Jennifer Roberts

Likes and retweets won’t build a sales pipeline.

“We’ve all heard the hype on social selling,” says Jennifer Roberts, Marketing Manager at Cisco Systems.

“But likes and retweets won’t build a sales pipeline,” she says.

In her Member Meeting presentation in San Francisco, Jennifer explains that at Cisco, social selling enables their sales reps with new tools and capabilities to reach their customers. Because in the end, she says, “Our sales reps are still Cisco’s best brand storytellers.”

Why make the transition to social selling? Because it’s where their customers are.

In fact, J.D. Power and Associates reported that 87 percent of their survey respondents said engaging with a brand socially makes them more likely to buy their products.

“How often do you pick up the phone from a number you don’t recognize? Social can help our sales reps translate that cold call into a warmer introduction,” Jennifer explains.

By measuring their sales reps activities on LinkedIn, Cisco is able to benchmark against their peers and find new opportunities.

For example, the Social Selling Index is a resource on LinkedIn that ranks the way companies use the platform in their sales process. Using these four components for the sales representative’s success, it creates a score:

  1. Have they created a professional brand?
  2. Are they connecting with the right people?
  3. Are the nurturing those relationships?
  4. Are they sharing valuable info?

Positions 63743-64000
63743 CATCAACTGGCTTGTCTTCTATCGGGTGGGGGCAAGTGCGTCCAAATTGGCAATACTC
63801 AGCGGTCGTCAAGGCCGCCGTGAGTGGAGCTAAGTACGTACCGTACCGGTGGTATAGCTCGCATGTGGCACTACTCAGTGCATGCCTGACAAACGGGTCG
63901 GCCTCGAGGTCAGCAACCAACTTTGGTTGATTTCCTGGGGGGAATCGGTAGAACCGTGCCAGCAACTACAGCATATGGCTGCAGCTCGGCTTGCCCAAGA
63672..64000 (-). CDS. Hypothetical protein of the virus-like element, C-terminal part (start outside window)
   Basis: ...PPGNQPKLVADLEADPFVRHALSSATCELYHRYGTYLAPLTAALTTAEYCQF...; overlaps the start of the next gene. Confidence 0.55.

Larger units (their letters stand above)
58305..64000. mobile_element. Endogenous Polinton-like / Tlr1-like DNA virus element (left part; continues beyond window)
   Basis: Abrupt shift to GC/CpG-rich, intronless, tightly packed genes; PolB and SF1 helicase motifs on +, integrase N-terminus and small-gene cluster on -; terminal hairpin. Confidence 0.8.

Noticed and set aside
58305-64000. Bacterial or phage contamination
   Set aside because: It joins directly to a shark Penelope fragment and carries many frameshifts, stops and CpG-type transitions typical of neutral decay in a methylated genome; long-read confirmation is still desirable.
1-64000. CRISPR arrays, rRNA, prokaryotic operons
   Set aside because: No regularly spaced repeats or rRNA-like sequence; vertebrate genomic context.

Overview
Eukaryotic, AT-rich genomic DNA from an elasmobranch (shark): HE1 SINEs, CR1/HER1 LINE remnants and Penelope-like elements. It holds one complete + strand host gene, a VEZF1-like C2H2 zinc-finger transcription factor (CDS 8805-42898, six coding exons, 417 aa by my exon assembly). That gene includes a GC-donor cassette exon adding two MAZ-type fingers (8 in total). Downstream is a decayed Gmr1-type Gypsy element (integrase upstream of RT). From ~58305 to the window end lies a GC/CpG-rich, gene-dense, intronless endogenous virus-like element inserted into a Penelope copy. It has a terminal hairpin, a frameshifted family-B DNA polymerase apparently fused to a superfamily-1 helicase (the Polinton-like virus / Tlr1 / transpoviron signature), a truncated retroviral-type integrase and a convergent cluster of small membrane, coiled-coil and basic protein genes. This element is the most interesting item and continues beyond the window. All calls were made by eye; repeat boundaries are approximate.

At Cisco, they use this social selling model based on LinkedIn’s Social Selling Index.

Social Selling Model

Executive buy-in and the right training is critical.

“You have to have a have an idea of what you want your executive team to support you with.”

Jennifer explains that to get their approval, figure out the specifics on how your executives can best help you. She also says she can’t stress the importance of supportive training enough.

“An effective training program is really what’s going to distinguish the success of your program,” she says.

As Cisco’s sales reps largely ignored their embedded LinkedIn training, Jennifer says it was more of a cultural change than a technological change that helped them understand social selling. To provide ongoing support at Cisco, they’ve hired vendors to help them continue to earn adoption and standardize training.

Jennifer says one of her favorite real-world applications of social selling took some innovation.

An effective training program is really what’s going to distinguish the success of your program.

One sales rep created two private groups on LinkedIn: one for his customers and one for his partners. On his partner’s private group, the sales rep shared stuff like blog materials, product information, and other content for those partners to create their own content. On the customer side, he gave them a safe place to ask questions and get additional insights within the private group.

And while this method wasn’t initially part of their social selling training, Jennifer says by giving this rep resource training, he’s become one of their most successful use cases on LinkedIn.

“Social should never be used in isolation.”

In another example, one rep used Outlook and Salesforce.com to determine who he was connected with and who he wanted to connect with on LinkedIn. Jennifer says that he developed a variety of new contacts, but more importantly, he took time to nurture those relationships.

“It wasn’t about the quantity of his network but the quality of his network. Because he got to know those customers and added significant value, he was really able to drive new opportunities and by far had the most success in the program.”

Watch Jennifer’s full presentation from our Member Meeting in San Francisco here. You can also follow her on Twitter and ask about her cycling adventures in Boulder, CO. Jennifer’s been a member of SocialMedia.org since 2014.


Get our free weekly newsletter

A short email packed with updates on what big brands are doing in social media.

Never display this again